This was the number of students who felt that a possible strike at Acadia University was worth a few hours of their time on a Friday evening. This is, actually, an impressive number, and I would like to extend my personal appreciation to each of those individuals. An especially large amount of appreciation goes out to the Frosh who have had the least amount of time to become part of this community, and yet still came to voice their opinion. Kudos.
I was going to attempt to write this blog post without contributing to the conversation during the meeting, so as to be able to establish my own neutrality, but anyone who stuck around knows that this didn’t last very long (I’m weak). But, first off, I have a fairly simple message for those who didn’t feel the meeting was worth their time:
Your affliction is apathy. We don’t have a cure. We really wish we did.
The people who didn’t show up to the meeting aren’t “stupid,” “ignorant,” or in any way terrible people: they are simply apathetic towards this cause (To those who had other commitments, I’m not including you in this distinction). Actually, I’d argue that most are likely apathetic towards all causes, but that’s another story. This was about the academic future of this university and a potential strike, and quorum could not be reached. My faith in stopping apathy’s slow march across our society is, well, waning.
For those who couldn’t make it due to work or illness or any other reason, or to those who want to do something about your apathy, you can still make your voice heard. Contact your SRC Councillor via the ASU website, or go to next Thursday’s council meeting to become part of this discourse (I’ll have a summary of events below).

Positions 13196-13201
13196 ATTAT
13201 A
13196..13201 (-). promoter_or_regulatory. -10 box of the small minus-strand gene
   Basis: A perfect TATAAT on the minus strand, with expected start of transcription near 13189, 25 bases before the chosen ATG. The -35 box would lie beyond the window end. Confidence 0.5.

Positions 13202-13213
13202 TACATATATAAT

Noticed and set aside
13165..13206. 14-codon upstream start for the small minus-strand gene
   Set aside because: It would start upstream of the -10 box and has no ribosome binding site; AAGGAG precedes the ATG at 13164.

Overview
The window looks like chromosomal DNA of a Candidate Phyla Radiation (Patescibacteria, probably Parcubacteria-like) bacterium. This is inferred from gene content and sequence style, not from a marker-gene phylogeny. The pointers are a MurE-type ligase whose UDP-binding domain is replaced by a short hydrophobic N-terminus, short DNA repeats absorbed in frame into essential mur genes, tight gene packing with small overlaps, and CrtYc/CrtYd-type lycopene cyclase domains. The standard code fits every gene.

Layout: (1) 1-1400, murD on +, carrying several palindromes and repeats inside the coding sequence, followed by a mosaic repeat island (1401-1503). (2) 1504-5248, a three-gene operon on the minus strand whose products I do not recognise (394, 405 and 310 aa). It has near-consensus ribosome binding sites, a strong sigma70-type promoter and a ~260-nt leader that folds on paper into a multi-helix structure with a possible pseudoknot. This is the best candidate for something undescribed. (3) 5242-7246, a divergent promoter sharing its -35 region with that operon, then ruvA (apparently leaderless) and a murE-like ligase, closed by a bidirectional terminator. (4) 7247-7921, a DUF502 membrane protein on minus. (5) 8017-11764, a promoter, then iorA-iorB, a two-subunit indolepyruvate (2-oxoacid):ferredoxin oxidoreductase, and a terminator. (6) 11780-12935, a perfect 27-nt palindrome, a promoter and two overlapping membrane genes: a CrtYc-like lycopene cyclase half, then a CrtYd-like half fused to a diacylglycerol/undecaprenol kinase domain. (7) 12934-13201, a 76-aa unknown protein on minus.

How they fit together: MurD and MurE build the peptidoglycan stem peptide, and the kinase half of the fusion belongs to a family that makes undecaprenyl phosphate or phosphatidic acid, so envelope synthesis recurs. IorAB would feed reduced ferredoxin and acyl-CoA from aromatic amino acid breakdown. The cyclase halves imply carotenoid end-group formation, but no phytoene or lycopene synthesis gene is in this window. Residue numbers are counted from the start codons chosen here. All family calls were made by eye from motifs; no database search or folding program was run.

But I don’t need to harp on about that, because there is one thing I really want to deal with.
I want to talk about how inappropriate and classless it is to heckle during a public presentation…while apologizing for doing it myself by the end of the meeting. During the presentation of the second motion, I reacted with laughter at a comment and Alex (rightfully) called me on it. I apologize for this, as it was both hypocritical and inappropriate for the setting.
This being said, there is a major difference between laughter and even a short one-sentence remark such as “Do some research.” Rather, what I want to address is those individuals who, while the Director of Public Affairs Scott Roberts was speaking, yelled “Shut up.”
Unlike the apathetic people, I am more than willing to call these individuals classless. It is one thing to stimulate someone for more information in a quick statement, but it is entirely another to inform someone who has agreed to speak to students to shut up. I don’t care if you think that Roberts is nothing but a PR flack or that his stance is the wrong one, but treating anyone willing to step in front of an obviously hostile crowd like that is disrespectful beyond laughter or a short statement. It is disruptive, rude and reflects poorly on our ability, as students, to be willing to at least hear someone out on their side of an issue.
As for the meeting itself, for those who either didn’t attend or left before the presentations finished, here’s what went down from as neutral as perspective as someone with opinions on the issue can offer.
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